Budget Writers Buy More Time
Contemplating the Congressional Can Kicking
With the new fiscal year only about a week away, Congress bought itself some more time before adjourning for nearly two months. The House and Senate found one thing that they could agree on – that neither side wanted to head into the last 6 weeks of campaign season during a budget impasse that shuts down the federal government. To avoid that, they wrapped up work on a temporary budget measure (approved in the Senate early Saturday morning by a vote of 62 to 30), which does the following:
- Funds the government through March 27.
- Sets total appropriations at the level set in the Budget Control Act last August, which means that most discretionary programs will get a 0.6% increase for the first six months of federal fiscal year 2013, which starts on October 1.
- Gives defense spending the 0.6% increase as well, which provides about $1 billion more than the the House bill and almost $9 billion more than the Senate bill.
- Continues the SNAP (food stamp) and TANF programs without any changes for 6 months.
- Leaves in place (at least for now) the cuts from sequestration that will take effect in January.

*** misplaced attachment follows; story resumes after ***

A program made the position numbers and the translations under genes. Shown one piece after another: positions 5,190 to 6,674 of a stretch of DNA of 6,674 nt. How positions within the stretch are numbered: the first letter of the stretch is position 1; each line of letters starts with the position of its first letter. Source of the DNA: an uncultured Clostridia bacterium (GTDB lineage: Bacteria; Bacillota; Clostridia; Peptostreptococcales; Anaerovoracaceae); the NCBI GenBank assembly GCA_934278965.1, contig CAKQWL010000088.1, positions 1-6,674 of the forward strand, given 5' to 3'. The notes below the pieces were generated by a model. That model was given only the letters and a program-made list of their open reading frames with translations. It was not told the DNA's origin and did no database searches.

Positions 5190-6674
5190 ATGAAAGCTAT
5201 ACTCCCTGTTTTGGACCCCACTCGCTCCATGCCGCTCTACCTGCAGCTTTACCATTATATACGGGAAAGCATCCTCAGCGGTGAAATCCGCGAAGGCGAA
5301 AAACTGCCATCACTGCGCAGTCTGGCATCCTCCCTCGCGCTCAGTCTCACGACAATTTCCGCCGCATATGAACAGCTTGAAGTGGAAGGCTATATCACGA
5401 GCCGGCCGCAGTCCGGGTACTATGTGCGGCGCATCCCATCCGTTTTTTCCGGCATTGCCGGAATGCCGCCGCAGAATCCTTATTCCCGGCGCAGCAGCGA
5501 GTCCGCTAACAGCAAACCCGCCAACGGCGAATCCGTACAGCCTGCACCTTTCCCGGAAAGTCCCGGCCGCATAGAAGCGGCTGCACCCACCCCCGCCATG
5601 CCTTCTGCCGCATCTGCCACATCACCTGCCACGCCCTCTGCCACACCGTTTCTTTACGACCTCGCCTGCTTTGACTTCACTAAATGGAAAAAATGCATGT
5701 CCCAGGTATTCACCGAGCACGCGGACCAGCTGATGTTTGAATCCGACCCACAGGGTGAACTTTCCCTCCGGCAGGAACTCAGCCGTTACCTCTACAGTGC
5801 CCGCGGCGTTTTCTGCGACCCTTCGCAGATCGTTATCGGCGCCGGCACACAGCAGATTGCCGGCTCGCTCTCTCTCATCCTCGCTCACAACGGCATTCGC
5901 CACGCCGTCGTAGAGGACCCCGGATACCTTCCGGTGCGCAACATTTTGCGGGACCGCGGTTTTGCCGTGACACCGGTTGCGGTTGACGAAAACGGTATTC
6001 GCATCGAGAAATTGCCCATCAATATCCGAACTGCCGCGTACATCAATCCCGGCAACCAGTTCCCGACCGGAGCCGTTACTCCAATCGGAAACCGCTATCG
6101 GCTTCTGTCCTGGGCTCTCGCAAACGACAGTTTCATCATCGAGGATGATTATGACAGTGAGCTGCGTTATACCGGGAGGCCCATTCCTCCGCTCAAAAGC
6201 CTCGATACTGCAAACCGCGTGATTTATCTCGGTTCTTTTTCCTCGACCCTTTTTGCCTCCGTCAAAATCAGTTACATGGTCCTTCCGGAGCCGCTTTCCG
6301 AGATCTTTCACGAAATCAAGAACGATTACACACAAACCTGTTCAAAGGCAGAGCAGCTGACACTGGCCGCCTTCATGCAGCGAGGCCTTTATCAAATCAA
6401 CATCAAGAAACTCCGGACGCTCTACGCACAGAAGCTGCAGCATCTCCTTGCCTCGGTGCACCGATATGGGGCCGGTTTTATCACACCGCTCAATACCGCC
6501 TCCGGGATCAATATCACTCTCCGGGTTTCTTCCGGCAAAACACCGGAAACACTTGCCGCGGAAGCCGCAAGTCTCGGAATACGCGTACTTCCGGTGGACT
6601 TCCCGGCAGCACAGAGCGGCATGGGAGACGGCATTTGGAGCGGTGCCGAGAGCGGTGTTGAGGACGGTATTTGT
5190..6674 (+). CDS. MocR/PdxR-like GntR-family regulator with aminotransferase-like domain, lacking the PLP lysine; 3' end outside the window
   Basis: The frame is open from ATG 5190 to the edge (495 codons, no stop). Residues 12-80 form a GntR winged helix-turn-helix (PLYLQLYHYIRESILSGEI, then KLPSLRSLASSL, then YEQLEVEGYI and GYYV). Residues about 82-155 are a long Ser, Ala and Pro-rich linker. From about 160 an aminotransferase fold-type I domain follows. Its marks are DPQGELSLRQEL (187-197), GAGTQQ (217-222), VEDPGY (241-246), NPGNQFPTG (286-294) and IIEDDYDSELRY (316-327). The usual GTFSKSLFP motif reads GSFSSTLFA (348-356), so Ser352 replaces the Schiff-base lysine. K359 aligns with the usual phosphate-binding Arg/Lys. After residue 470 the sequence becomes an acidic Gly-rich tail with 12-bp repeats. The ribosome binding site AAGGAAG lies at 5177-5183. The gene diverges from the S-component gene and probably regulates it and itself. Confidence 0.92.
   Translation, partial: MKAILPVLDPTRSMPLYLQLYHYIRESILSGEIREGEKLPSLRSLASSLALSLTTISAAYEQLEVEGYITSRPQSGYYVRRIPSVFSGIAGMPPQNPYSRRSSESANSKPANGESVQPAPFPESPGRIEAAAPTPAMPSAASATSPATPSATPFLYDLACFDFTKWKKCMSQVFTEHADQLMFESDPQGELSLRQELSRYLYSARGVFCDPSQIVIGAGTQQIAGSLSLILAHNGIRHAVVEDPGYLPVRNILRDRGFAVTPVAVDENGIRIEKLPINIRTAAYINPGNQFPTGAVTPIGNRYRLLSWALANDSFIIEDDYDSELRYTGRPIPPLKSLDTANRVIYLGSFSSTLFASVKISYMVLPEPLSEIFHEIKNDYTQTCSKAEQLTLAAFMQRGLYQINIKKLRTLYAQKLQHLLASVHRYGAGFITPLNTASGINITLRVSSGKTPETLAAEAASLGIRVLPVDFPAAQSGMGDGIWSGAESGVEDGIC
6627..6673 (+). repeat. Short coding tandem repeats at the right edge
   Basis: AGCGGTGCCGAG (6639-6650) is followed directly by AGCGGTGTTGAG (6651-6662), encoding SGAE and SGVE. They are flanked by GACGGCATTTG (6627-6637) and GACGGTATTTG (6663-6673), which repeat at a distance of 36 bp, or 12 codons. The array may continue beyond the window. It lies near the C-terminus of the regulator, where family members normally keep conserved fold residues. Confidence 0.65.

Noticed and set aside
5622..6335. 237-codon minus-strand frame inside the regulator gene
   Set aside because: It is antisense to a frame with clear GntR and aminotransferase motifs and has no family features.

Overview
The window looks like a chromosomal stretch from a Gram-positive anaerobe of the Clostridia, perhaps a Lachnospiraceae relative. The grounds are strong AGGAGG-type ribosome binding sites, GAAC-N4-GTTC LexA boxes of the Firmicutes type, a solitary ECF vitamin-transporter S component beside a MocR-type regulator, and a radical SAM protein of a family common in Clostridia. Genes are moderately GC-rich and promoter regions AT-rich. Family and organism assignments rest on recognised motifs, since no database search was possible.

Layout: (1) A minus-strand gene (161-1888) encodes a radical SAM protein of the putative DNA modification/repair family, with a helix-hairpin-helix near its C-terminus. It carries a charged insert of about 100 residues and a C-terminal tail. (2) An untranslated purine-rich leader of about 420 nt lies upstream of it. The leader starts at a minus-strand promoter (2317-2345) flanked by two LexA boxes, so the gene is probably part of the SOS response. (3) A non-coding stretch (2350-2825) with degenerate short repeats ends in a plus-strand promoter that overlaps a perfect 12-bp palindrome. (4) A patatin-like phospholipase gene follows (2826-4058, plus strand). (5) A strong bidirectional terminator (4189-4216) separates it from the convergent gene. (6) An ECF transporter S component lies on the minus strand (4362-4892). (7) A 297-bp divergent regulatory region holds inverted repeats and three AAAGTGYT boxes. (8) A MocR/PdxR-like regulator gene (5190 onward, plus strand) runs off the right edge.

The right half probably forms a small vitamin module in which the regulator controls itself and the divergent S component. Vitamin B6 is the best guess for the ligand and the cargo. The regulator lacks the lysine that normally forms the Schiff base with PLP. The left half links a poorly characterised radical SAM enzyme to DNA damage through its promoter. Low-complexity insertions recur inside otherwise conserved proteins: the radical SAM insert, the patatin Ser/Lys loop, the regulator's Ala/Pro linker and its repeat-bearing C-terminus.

This sort of temporary budget fix is technically known as a “continuing resolution.” As Gail Collins said in her New York Times column Saturday, it is also sometimes referred to as “kicking the can down the road,” but I agree with her that it’s nonetheless a relief that at least the House and Senate can agree on that much. Her column (“The Polar Express”) about the just-ended session touches on some of the unfinished legislation – including the farm bill, overhauling the postal service, and the importation of dead polar bears!
An important unresolved issue that the Collins’ column doesn’t specifically mention is the debate over sequestration, which will resume in mid-November after Congress comes back for a lame duck session. The sequestration spending cuts will probably be debated in conjunction with other parts of the so-called “fiscal cliff” – including whether to renew all of the Bush-era tax cuts and the improvements in the Recovery Act to the refundable tax credits. (See our blog post: Fiscal Cliff vs. Fiscal Slope.)
The sequestration and “fiscal cliff” debate will occur in November and December, and it could continue into 2013. In the meantime, defense contractors are likely to turn up the heat by sending out pink slips shortly before the election to workers whose jobs might be in jeopardy next year if the defense spending cuts take effect. Of course, shifting the cuts would shift a larger share of the job losses into other sectors.
We’ll take a close look at sequestration in an upcoming blog post.